(VMs). The Linux and FreeNAS VMs are Guests. Keep in mind that sufficient OS licenses are still required, whether the OS is running as the Host or Guest.
How To: VMware Installation
I decided to virtualize an IP PBX and a NAS, as these are
both independent functions running on my small network. Without the luxury of
excess funds, space, power, and switch ports, I’m always looking for ways to
optimize functionality in my network. Prior to this project, I was running
separate physical PCs for Linux and Windows XP Pro, two NAS devices, and had
daisy-chained multiple desktop switches to connect all my devices on a LAN. Each
of these devices produces fan noise and heat, contributes to a higher electrical bill, and fills up shelf space in my lab.
I chose VMware’s free server software, version 1.3, as VMware
seems to have the most buzz in the industry. I tried upgrading to versions 1.4
as well as the newer 2.0 beta version, but had problems with both and reverted to 1.3, which seemed to be the most stable on my Windows XP Pro system.
Downloading and installing the VMware software is straightforward. The
software is available from VMware’s website, and installation is
point and click. VMware Server is designed to run on a server OS, and during
installation on XP Pro warns that some of the features may not be available, as shown in Figure 2. Not to worry; it works on XP Pro.
Figure 2: Warning that VMware Server is designed for server OSes
Further, VMware offers a web interface, which on a Windows
box uses Windows IIS (Internet Information Services). So I encountered a warning
message (Figure 3) that indicated manual configuration may be required. Note that IIS is
not installed by default on XP Pro, but can be added via the Add/Remove Windows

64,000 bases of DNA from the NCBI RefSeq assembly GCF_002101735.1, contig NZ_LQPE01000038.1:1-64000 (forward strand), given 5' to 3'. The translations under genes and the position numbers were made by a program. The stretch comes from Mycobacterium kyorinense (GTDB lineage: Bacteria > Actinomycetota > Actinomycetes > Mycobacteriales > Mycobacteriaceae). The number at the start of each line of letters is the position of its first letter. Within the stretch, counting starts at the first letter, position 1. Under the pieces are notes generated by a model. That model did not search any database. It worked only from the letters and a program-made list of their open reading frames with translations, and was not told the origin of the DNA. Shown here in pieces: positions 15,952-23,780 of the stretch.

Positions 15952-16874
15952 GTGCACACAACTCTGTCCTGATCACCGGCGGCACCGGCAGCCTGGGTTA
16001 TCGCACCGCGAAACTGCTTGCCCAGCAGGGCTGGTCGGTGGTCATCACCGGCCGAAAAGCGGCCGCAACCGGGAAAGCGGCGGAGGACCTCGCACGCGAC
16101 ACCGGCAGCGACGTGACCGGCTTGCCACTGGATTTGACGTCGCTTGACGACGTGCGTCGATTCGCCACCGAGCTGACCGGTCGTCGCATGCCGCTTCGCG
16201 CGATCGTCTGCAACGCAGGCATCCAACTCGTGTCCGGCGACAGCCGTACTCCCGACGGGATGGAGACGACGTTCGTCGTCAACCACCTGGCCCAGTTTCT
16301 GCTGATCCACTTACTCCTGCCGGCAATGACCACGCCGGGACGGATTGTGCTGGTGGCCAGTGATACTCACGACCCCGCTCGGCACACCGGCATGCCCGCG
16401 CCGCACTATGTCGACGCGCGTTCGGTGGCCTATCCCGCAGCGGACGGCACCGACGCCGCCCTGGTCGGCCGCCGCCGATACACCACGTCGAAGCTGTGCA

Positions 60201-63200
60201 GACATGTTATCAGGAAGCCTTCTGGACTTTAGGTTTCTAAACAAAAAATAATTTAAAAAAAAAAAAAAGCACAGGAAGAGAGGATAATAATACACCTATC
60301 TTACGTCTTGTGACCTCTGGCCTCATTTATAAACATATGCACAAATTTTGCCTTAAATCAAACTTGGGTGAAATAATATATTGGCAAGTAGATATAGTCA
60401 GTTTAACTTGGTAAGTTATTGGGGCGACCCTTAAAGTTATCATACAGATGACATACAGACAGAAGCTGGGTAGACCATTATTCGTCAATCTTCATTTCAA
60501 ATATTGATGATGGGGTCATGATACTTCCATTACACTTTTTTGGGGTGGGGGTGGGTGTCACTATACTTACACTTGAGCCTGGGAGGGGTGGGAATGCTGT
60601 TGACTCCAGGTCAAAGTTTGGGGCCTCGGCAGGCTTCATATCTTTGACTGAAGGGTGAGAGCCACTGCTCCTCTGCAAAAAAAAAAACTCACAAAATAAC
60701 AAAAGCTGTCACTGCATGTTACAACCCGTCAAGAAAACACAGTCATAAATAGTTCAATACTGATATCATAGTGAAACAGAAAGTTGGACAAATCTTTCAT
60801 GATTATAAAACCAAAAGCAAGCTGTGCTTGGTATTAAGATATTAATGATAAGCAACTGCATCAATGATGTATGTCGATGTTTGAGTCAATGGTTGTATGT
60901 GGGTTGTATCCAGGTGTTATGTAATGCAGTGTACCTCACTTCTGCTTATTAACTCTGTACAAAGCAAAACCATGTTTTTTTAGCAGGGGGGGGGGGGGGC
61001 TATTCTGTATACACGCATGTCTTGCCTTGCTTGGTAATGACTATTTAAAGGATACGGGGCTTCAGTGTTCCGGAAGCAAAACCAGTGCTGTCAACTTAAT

Components option in the Add/Remove Programs Control Panel. Since I’m not using
the web features of VMware Server for this article, I can ignore these warning messages and not worry about IIS configuration.
Figure 3: Warning that IIS is not installed (default on XP)
A few more clicks on OK and a full reboot, and VMware is
installed with an icon in the system tray as well as on the desktop. With the
virtualization application installed, we’re now ready to install a new guest operating system.
How To: Installing a Virtual Linux Machine
Linux is a highly available operating system that comes in
many different “flavors” or distributions. In the past, if you wanted to play
around with Linux, you’d install it on an old computer or set it up a dual-boot
on an existing system. Or if you were lucky, you might find a “Live CD” version of the desired distro, which ran entirely from the CD.
In the old computer case, there is the luxury of a
standalone machine, but the negatives of requiring another switch port, more
electricity, and more space. In the dual-boot case, changing to the other OS,
such as Linux, requires a reboot, creating a trade-off between two systems. And for the Live CD, the OS disappears when you shut down your system.
With virtualization, Linux can be installed within VMware,
and it will function completely as if it were an independent machine, all while
the Host OS is functioning normally. The first step is to download an ISO file image of
the distribution of your choice. For this example, I downloaded a fresh copy of
Ubuntu Linux 7.10 from Ubuntu’s website.
To install the virtual machine, there is a simple wizard
that guides the process. Clicking New and using the Typical
options moves the process along quickly. A subsequent window prompts to check which
operating system will be used. In this case, see Figure 4, I chose Linux
and selected Ubuntu from the Version drop-down menu.
Figure 4: Selecting Ubuntu Linux as the OS
After giving the machine a name and choosing the directory
on my host machine in which to save configuration files, I selected my network
option, bridged networking, as shown in Figure 5. Bear with me; I’m
going to go into more detail on this subject in a later section in this article called “Networking with VMware.”
Figure 5: Network connectivity options for the virtual machine
Installing The OS
The next step in creating the VM is to allocate the disk
space within the working directory that will become the virtual disk for the
virtual machine. In this case, I allocated 4GB of disk space for this Linux
machine. Remember, my Linux machine will have full access to all my network